On Wed, Jun 12, 2013 at 1:56 AM, Sina Owolabi <shinacaly...@gmail.com> wrote:
> Hi
> Please help me understand what I am doing wrong:
> Im using two RHEL6.4 ipa servers in a multi-master configuration
> Instead of creating multiple sudocmdgroups and sudo rules, I tried to subset
> what I could see in the /etc/sudoers files and have nested command groups
> and rules, to be applied to certain users and hostgroups as needed.
> I have a hostgroup called allservers, which applies to all servers.
> The allservers hostgroup is a member of sudo rule admin-commands, which I
> created for specific users to be able to run admin commands on all servers.
> I have added as members, multiple sudogroups, each of which have a number of
> commands inside of them. Despite this, I find that sudo does not allow me to
> run any command as the users added to the admin-command rule. Please help me
> see where my logic is broken, and what to do to fix. Thanks a lot in
> advance.

we have deployed sudo accross all our ipa nodes with cfengine. The
configuration you need is this:

/etc/sudo-ldap.conf (permissions 640)

TLS_CACERT /etc/ipa/ca.crt
BASE dc=domain,dc=tld
URI ldaps://kdc1.domain.tld ldaps://kdc2.domain.tld
SUDOERS_BASE ou=sudoers,dc=,dc=domain,dc=tld

if you need debugging, change SUDOERS_DEBUG to 1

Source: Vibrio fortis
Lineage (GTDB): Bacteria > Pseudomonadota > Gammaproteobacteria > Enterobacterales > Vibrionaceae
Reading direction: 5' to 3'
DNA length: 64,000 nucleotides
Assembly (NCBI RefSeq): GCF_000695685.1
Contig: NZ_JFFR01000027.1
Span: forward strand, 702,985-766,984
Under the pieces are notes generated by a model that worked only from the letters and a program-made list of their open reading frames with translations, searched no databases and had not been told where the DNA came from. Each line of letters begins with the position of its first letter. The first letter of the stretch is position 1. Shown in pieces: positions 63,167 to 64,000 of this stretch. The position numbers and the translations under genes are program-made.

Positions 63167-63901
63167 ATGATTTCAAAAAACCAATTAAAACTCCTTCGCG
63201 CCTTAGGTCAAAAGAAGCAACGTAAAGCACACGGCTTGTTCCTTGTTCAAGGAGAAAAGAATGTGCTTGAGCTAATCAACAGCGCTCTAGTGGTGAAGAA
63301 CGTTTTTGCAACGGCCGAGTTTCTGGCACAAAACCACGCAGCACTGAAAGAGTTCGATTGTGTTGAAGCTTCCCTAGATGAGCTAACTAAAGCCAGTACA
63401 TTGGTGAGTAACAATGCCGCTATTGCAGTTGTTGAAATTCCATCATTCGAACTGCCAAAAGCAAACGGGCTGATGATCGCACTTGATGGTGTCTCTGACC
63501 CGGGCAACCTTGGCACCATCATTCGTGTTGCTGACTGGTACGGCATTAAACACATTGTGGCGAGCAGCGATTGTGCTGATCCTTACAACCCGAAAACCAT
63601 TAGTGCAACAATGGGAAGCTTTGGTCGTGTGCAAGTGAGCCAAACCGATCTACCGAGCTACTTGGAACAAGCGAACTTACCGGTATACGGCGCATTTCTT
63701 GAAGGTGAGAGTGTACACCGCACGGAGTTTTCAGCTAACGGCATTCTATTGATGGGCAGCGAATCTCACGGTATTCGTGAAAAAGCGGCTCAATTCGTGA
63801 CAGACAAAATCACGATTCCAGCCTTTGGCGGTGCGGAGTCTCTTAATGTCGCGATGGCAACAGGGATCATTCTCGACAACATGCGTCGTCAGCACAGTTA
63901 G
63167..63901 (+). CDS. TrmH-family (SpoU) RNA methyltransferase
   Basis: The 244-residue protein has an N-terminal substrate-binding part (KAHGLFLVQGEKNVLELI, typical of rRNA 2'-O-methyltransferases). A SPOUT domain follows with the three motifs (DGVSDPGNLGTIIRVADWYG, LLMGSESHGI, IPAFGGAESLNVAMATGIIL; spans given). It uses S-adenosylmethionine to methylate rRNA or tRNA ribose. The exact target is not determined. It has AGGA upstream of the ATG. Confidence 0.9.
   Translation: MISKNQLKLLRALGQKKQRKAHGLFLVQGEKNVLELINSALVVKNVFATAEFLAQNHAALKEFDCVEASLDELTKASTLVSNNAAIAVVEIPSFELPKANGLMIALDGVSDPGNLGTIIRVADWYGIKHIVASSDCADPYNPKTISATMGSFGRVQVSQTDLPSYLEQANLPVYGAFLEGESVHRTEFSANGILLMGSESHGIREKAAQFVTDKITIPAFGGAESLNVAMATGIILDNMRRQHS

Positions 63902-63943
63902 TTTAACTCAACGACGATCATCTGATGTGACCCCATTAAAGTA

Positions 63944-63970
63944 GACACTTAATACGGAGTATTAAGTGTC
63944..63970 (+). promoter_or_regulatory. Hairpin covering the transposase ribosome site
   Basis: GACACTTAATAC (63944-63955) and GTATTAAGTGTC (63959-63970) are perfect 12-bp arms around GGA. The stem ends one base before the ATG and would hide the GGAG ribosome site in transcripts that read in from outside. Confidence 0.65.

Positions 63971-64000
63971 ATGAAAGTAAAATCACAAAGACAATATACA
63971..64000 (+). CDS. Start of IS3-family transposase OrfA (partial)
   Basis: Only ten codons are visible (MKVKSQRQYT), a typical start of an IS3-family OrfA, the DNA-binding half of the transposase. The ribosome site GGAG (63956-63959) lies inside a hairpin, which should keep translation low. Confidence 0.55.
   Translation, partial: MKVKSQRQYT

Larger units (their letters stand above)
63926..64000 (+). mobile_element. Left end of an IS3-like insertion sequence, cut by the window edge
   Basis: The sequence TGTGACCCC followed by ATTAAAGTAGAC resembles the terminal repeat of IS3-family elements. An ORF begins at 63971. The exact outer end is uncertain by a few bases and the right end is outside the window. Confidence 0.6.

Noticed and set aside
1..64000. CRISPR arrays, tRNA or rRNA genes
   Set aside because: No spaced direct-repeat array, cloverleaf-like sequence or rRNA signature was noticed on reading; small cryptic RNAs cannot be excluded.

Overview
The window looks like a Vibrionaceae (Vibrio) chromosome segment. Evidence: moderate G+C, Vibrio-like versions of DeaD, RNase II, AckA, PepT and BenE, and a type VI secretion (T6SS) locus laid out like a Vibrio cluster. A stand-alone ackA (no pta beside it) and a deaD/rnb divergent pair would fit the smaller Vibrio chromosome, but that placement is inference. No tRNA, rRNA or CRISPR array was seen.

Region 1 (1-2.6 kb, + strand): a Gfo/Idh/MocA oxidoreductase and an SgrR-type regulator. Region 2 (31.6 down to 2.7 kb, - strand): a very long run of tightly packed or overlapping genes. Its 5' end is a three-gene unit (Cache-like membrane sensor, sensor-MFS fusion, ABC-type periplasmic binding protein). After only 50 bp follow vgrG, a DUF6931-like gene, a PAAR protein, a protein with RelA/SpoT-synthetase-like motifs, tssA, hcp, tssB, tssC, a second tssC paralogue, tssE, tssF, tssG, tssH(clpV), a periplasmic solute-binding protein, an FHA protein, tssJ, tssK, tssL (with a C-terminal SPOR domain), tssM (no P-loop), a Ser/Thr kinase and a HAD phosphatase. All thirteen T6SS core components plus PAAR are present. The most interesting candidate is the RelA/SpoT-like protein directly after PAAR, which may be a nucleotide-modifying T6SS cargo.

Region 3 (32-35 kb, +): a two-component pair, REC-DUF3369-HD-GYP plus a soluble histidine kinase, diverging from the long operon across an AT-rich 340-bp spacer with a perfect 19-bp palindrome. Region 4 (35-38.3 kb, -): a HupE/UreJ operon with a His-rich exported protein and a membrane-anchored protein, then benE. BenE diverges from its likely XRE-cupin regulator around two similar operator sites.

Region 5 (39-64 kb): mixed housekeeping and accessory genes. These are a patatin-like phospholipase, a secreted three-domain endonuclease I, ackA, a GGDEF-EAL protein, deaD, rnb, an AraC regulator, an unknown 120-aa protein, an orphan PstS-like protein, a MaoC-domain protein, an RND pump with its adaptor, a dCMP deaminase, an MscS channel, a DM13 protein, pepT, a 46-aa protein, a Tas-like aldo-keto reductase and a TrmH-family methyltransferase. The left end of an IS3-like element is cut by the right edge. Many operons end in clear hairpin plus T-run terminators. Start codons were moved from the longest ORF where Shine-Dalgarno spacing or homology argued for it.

in /etc/nsswitch.conf, you need to have this:

sudoers:   files ldap

sudo needs a nisdomain defined, so in all the nodes you can edit the
/etc/sysconfig/network file and add something like this:


after which a reboot is needed. When you log in the node, in the shell
you enter

$ nisdomainname

and you need to see your ipa domain name in there.

If you have a configuration management system modify these files for
you, do not forget to restore the selinux context in /etc if selinux is

After that, create a sudo rule. This is our admins sudo rule:

$ ipa sudorule-show admins
  Rule name: admins
  Description: admins may run any command on anyhost
  Enabled: TRUE
  Host category: all
  Command category: all
  User Groups: admins
  Sudo Option: !authenticate

It works. I have not yet created other sudo rules limited to a set of
hosts/commands, but it should be straight forward.


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